The universe is described as a machine, and He is the operator of the machine. Every action of the universe is fully automated and purely depends upon the theory of interdependency. For example, if the distance between the two planets is affected, it will lead to a disastrous collision in the cosmos. Take, for example, a man. He has to depend on various sense organs to do an act. Eyes have to see and pass on the information to the mind; if the mind is in doubt, it refers to intellect; mind conveys its decision to organs of action such as hands and legs to complete an act. If any of these organs function without dependent on others, the act cannot be carried in a proper manner. Without His presence, the universe cannot even exist, leave alone its functioning. Brahman though is the cause for all actions, does not partake in any of the actions. He merely witnesses all the actions that unfold in the universe. He is witnessing because He has already arranged everything in orderly fashion as per nāma-s 219 and 221.
Therefore, this nāma says that He is the cause (the operator) for all the activities of the universe.
223. Samīraṇaḥ समीरणः
Samīraṇa means ‘causing movement because of air’. This nāma says that Viṣṇu causes movement of all the beings by infusing prāṇa. The formation of a fetus also happens only due to prāṇa. The physical body dies only due to the escape of prāṇa. It is only due to prāṇa, a life is created, sustained and destroyed.
Taittirīya Upaniṣad (I.i.1) explains this. “śaṁ no viṣṇururukramaḥ| namo brahmaṇe| namaste vāyo|tvameva pratyakṣaṁ brahmāsi| शं नो विष्णुरुरुक्रमः। नमो ब्रह्मणे। नमस्ते वायो।त्वमेव प्रत्यक्षं ब्रह्मासि।”. This means, ‘Viṣṇu who walks with long strides (the well known three long steps in His Vāmana avatar) bless us. Salutation to the Brahman (this salutation confirms that Viṣṇu is the Brahman). Salutation to Vāyu, you are none other than Brahman. I declare you as the explicit evidence of the Brahman.’ The Upaniṣad says that Vāyu is also the Brahman. This saying of the Upaniṣad categorically affirms the omnipresent nature of the Brahman, which is subtly conveyed through this nāma.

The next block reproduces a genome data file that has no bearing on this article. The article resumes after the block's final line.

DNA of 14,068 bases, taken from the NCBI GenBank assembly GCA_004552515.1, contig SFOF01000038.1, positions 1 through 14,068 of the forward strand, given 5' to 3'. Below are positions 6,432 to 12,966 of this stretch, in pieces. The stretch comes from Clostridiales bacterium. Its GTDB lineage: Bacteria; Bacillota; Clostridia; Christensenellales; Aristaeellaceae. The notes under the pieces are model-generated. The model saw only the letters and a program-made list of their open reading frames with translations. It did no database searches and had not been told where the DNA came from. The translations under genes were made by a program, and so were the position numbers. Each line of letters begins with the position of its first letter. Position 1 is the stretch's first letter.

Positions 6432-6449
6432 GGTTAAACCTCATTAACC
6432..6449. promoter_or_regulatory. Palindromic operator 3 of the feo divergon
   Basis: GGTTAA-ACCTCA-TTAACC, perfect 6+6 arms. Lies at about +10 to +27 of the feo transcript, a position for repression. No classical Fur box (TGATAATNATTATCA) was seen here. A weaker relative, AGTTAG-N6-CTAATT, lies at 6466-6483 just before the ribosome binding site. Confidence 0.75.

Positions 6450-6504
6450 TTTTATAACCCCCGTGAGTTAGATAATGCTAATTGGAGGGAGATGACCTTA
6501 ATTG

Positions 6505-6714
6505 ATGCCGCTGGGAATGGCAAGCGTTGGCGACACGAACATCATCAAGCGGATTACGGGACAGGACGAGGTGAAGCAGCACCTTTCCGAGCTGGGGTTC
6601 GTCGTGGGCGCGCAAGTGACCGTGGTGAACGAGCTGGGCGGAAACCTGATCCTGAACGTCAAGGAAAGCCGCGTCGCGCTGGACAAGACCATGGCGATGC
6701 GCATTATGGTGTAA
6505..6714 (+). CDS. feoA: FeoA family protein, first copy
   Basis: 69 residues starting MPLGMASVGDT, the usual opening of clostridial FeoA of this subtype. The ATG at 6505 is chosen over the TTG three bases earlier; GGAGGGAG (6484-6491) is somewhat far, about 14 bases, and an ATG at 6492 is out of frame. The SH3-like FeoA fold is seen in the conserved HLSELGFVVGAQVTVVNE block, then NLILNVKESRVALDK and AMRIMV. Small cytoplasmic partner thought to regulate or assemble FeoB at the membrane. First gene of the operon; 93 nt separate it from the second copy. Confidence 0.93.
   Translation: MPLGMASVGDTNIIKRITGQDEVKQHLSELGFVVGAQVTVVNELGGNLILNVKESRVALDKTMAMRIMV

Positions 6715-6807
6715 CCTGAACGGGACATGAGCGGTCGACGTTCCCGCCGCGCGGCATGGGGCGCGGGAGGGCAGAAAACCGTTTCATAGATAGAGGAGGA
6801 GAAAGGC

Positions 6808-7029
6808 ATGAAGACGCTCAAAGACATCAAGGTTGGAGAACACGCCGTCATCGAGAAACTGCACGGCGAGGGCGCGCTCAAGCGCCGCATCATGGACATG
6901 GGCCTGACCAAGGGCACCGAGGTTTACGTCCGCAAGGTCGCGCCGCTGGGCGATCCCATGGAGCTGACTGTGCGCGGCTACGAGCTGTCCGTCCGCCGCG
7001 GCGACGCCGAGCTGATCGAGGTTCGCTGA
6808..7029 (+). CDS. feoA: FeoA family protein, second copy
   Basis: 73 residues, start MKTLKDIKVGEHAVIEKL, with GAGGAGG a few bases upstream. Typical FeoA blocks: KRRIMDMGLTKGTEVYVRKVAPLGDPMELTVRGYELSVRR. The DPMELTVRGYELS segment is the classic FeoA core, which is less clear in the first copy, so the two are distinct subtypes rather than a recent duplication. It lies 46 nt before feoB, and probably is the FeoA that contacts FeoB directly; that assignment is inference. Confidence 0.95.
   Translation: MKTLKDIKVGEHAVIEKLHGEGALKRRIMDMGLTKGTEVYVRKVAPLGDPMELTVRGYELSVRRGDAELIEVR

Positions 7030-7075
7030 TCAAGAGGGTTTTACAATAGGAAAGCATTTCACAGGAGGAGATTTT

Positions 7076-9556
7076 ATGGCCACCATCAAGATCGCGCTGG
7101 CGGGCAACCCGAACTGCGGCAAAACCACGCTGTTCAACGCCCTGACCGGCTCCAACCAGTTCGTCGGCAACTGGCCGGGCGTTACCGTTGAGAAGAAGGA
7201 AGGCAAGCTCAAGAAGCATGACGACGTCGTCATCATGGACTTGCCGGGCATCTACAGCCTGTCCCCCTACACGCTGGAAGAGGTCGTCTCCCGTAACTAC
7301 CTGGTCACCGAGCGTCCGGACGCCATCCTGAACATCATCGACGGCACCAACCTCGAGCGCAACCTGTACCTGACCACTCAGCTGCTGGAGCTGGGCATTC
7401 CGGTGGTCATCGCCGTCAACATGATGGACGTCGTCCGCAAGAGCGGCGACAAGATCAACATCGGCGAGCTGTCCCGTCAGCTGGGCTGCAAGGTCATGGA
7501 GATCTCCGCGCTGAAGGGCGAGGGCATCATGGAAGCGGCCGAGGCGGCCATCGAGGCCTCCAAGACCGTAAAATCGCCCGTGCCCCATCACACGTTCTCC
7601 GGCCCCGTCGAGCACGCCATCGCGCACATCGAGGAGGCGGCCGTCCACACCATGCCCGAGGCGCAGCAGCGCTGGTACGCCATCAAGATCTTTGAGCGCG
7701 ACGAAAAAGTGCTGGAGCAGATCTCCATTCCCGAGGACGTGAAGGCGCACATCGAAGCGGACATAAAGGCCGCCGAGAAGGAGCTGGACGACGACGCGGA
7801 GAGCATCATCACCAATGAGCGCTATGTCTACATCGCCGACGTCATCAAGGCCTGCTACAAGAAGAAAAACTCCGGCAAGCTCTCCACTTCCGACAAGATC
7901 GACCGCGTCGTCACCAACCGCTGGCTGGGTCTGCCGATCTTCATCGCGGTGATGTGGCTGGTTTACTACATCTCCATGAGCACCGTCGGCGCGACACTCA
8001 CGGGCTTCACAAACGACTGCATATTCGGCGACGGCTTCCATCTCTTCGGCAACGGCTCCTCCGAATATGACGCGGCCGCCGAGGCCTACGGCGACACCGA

224. Sahasramūrdhā सहस्रमूर्धा
Mūrdhan means a head in general and sahasra generally means thousand and contextually means infinite. This nāma says that any act that happens in the universe gets noticed by the Brahman. If one thinks that his actions go unnoticed, it is not true. Every action of everyone gets noticed by the Brahman and also gets recorded in his/her karmic account. That is why, Brahman is declared as omnipresence. Without Brahman being present in the form of an individual soul, no life can exist. This truth is conveyed through this nāma.
This is also explained in Puruṣasūktaṁ, which says, “sahasraśīrṣā puruṣa” which means the Puruṣa (the Brahman) has thousand heads. Kṛṣṇa also says in Bhagavad Gītā (XIII.13), “sarvato'kṣiśiromukham सर्वतोऽक्षिशिरोमुखम्”, which means having eyes, heads and faces in all directions.
225. Viśvātmā विश्वात्मा
Brahman is the cause of the universe. Viśva in this context refers to the universe. Ātma is the soul. There are various light fittings but to illuminate them, electricity is required. Ātma is like electricity. Electricity is invisible like Ātma and electricity is potent like Ātma. Thus, electricity becomes the cause for illumination. In the same way Ātma becomes the cause of the universe. Without electricity, lights cannot burn and without Ātma or the Self the universe cannot exist. In the individual plane, a body cannot exist without the Self within and in the universal plane, the universe cannot exist without the omnipresence of the Self.